Michael Jordan : biography
Although he hadn’t played an NBA game in a year and a half, Jordan played well upon his return, making a game-winning jump shot against Atlanta in his fourth game back. He then scored 55 points in the next game against the Knicks at Madison Square Garden on March 28, 1995 (his first appearance at Madison Square Garden since retiring). Boosted by Jordan’s comeback, the Bulls went 13–4 to make the playoffs and advanced to the Eastern Conference Semifinals against the Orlando Magic. Though at the end of Game 1, Orlando’s Nick Anderson stripped Jordan from behind, leading to the game-winning basket for the Magic; he would later comment that Jordan "didn’t look like the old Michael Jordan",Lawrence, Mitch. , ESPN, September 10, 2001. Retrieved December 16, 2008. after which Jordan returned to wearing his old number. Jordan averaged 31 points per game in the series, but Orlando prevailed in 6 games.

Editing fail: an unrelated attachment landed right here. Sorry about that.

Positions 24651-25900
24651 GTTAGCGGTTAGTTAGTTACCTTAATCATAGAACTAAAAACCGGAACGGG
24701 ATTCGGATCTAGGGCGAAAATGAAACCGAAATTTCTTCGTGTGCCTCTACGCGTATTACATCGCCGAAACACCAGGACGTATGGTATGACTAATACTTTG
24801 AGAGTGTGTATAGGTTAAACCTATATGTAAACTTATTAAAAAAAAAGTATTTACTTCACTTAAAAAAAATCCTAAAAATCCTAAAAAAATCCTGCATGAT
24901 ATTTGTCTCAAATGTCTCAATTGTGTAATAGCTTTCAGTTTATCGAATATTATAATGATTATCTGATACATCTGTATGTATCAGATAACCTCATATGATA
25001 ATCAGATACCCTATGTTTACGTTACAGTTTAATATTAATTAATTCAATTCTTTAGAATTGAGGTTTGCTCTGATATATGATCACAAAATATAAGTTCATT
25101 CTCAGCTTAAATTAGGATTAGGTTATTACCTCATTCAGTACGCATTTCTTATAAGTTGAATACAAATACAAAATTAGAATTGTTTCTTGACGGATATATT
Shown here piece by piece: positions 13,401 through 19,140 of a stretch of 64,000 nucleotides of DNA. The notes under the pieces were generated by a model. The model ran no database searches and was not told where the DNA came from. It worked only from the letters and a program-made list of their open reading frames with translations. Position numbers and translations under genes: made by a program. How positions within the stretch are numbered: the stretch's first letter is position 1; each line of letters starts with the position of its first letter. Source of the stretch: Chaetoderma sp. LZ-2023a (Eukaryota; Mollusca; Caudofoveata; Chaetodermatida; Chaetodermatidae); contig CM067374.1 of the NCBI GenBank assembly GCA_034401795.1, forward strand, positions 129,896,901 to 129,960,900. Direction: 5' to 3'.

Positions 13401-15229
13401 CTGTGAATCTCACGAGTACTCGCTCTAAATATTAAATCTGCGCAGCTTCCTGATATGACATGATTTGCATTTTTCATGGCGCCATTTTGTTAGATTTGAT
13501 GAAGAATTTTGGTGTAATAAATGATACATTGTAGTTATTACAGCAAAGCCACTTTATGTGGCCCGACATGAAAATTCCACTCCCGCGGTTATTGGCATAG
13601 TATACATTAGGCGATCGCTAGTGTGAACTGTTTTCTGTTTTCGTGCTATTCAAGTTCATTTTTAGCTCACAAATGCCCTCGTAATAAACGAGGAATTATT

Freshly motivated by the playoff defeat, Jordan trained aggressively for the 1995–96 season.Kerr, Steve. , BBC. Retrieved March 16, 2007. Strengthened by the addition of rebound specialist Dennis Rodman, the Bulls dominated the league, starting the season 41–3,, databasebasketball.com. Retrieved January 20, 2007. and eventually finishing with the best regular season record in NBA history: 72–10. Jordan led the league in scoring with 30.4 ppg,, National Basketball Association. Retrieved January 15, 2007. and won the league’s regular season and All-Star Game MVP awards. In the playoffs, the Bulls lost only three games in four series, defeating the Seattle SuperSonics in the NBA Finals to win the championship. Jordan was named Finals MVP for a record fourth time, surpassing Magic Johnson’s three Finals MVP awards. He also achieved only the second sweep of the MVP Awards in the All-Star Game, regular season and NBA Finals, Willis Reed having achieved the first, during the 1969–70 season. Because this was Jordan’s first championship since his father’s murder, and it was won on Father’s Day, Jordan reacted very emotionally upon winning the title, including a memorable scene of him sobbing on the locker room floor with the game ball.